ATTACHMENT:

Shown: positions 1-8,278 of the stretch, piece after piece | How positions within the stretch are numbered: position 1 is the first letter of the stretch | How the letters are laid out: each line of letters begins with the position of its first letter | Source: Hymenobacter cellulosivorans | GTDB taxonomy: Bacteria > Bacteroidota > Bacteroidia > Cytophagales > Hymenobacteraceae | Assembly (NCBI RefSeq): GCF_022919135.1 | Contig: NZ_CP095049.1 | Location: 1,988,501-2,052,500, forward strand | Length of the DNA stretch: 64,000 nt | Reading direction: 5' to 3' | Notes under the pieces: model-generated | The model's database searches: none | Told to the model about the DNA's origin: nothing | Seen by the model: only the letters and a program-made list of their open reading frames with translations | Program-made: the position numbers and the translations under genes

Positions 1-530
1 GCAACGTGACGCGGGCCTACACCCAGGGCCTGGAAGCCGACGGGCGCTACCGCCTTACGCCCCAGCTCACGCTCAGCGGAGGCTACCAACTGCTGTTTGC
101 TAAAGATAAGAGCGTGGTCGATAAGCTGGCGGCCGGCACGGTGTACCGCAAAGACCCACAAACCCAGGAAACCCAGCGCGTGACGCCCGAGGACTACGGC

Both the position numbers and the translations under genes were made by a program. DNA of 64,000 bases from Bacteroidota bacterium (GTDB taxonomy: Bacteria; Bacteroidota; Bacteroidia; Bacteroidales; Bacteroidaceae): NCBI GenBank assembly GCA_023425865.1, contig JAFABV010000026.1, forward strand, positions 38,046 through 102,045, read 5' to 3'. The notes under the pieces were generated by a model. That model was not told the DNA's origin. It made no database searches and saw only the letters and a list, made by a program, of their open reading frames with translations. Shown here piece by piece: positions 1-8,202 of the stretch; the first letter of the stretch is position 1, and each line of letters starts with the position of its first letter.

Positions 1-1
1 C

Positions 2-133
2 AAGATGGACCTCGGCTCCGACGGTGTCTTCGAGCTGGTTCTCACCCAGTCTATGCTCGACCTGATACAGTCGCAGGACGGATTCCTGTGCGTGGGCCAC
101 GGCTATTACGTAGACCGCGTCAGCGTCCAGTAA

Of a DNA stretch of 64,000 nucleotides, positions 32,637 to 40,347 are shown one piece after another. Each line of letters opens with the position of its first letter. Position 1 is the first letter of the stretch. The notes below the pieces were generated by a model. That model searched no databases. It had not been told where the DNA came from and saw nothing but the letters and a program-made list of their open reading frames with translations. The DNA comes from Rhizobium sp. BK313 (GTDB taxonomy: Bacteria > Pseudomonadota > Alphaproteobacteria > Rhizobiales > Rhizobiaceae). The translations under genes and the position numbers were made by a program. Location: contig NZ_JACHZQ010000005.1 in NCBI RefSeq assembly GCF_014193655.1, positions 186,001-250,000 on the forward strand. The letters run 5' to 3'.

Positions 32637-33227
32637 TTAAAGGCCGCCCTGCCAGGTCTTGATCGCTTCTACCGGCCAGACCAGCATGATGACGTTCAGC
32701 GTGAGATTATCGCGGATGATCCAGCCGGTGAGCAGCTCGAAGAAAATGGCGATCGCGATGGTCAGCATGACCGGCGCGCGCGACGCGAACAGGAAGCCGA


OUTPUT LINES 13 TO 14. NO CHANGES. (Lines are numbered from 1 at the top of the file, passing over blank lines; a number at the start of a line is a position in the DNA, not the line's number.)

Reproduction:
32637 TTAAAGGCCGCCCTGCCAGGTCTTGATCGCTTCTACCGGCCAGACCAGCATGATGACGTTCAGC
32701 GTGAGATTATCGCGGATGATCCAGCCGGTGAGCAGCTCGAAGAAAATGGCGATCGCGATGGTCAGCATGACCGGCGCGCGCGACGCGAACAGGAAGCCGA